In over ten years as an advocate for OCD awareness, I have seen little improvement in the understanding of what OCD really is. While it can be annoying when the general public doesn’t “get it,” it can be downright dangerous when the lack of understanding comes from healthcare professionals.
We tell parents of children with OCD to connect with OCD specialists (of which there is a shortage, but that’s for another post), but first they need to know that their children have OCD.
It shouldn’t be that difficult to get diagnosed, should it? Typically, clinicians who want to rate the severity of obsessive and compulsive symptoms in children and adolescents use the Children’s Yale Brown Obsessive Scale (CY-BOCS) checklist. This tool can be extremely helpful for clinicians, especially in diagnosing more “straightforward” cases of OCD. Still, many cases of childhood OCD continue to be undiagnosed or misdiagnosed.
In a July 2018 article published in Comprehensive Psychiatry titled “Atypical symptom presentations in children and adolescents with obsessive compulsive disorder,” the authors detail two distinct types of atypical OCD symptoms found in 24 children and adolescents. They explained how these symptoms are part of a larger clinical picture, not a feature of an alternate condition such as psychosis or autism spectrum disorder, as sometimes thought. As explained here:
Twelve of the children had obsessions rooted in a primary sensory experience (such as auditory, olfactory, or tactile) that they found intolerable and which was sometimes linked to specific people or objects. To soothe or avoid the associated sensory discomfort, patients were driven to engage in time-consuming repeated behaviors. Many of these patients struggled with ordinary activities such as eating or wearing clothing and can be at risk of seeming to exhibit symptoms of autism spectrum disorder, especially when the patient has a level of self-awareness that leads them to conceal the obsession behind the behaviors.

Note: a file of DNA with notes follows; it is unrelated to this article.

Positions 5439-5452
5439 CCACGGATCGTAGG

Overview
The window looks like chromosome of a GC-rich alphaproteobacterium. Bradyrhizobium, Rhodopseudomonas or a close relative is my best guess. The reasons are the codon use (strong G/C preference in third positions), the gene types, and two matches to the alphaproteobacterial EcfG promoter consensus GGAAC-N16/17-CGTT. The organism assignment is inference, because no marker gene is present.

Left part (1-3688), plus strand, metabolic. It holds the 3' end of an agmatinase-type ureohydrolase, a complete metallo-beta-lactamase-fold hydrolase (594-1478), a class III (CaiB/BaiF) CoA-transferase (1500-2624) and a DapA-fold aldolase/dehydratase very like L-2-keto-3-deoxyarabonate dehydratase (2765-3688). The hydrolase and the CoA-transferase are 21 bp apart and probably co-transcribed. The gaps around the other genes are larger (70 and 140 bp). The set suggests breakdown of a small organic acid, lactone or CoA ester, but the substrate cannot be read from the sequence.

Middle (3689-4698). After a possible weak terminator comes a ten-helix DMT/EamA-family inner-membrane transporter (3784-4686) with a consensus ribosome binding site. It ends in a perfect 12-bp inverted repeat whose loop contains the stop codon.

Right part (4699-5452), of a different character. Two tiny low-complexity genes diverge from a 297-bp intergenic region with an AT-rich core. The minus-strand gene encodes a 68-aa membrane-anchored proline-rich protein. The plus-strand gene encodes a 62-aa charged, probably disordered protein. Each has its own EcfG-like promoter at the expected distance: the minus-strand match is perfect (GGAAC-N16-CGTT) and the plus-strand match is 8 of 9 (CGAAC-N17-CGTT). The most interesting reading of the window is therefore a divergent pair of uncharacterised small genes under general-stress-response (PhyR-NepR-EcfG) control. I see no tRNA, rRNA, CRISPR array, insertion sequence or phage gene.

The other 12 children had obsessions rooted in people, times, or places they viewed as disgusting, abhorrent, or horrific, and which led to contamination fears connected to any actions or thoughts they saw as related to these obsessions. These kinds of contamination obsessions could result in concrete contamination concerns but more often resulted in abstract, magical-thinking fears of specific, highly ego-dystonic states of being. When the fear was a reaction to a particular individual or individuals, the obsession most often resulted in avoidance behaviors designed to placate a fear of acquiring a characteristic or trait of the individual by contagion. Patients exhibiting these symptom presentations are at risk of being diagnosed with psychosis.
In a different case study a ten-year-old boy was misdiagnosed with schizophrenia and put on an atypical antipsychotic, which only exacerbated his OCD. What I find particularly heartbreaking about cases such as this one is the fact that atypical antipsychotics (in this case aripiprazole) have been known to exacerbate the symptoms of OCD. How many children are misdiagnosed and never receive a correct diagnosis?
Obsessive-compulsive disorder is complicated and I have connected with a number of people whose family members (or they themselves) have been misdiagnosed with autism spectrum disorder, schizophrenia, and even Bipolar Disorder. As we see, these misdiagnoses can have devastating effects on the person with OCD, not only because proper treatment is delayed, but because therapies used for other disorders can make OCD worse.
Health care professionals need to be better educated about OCD, so at the very least, it will be on their “radar screen” when evaluating patients. Obsessive-compulsive disorder has the potential to destroy lives, but it is also very treatable – once you know you have it.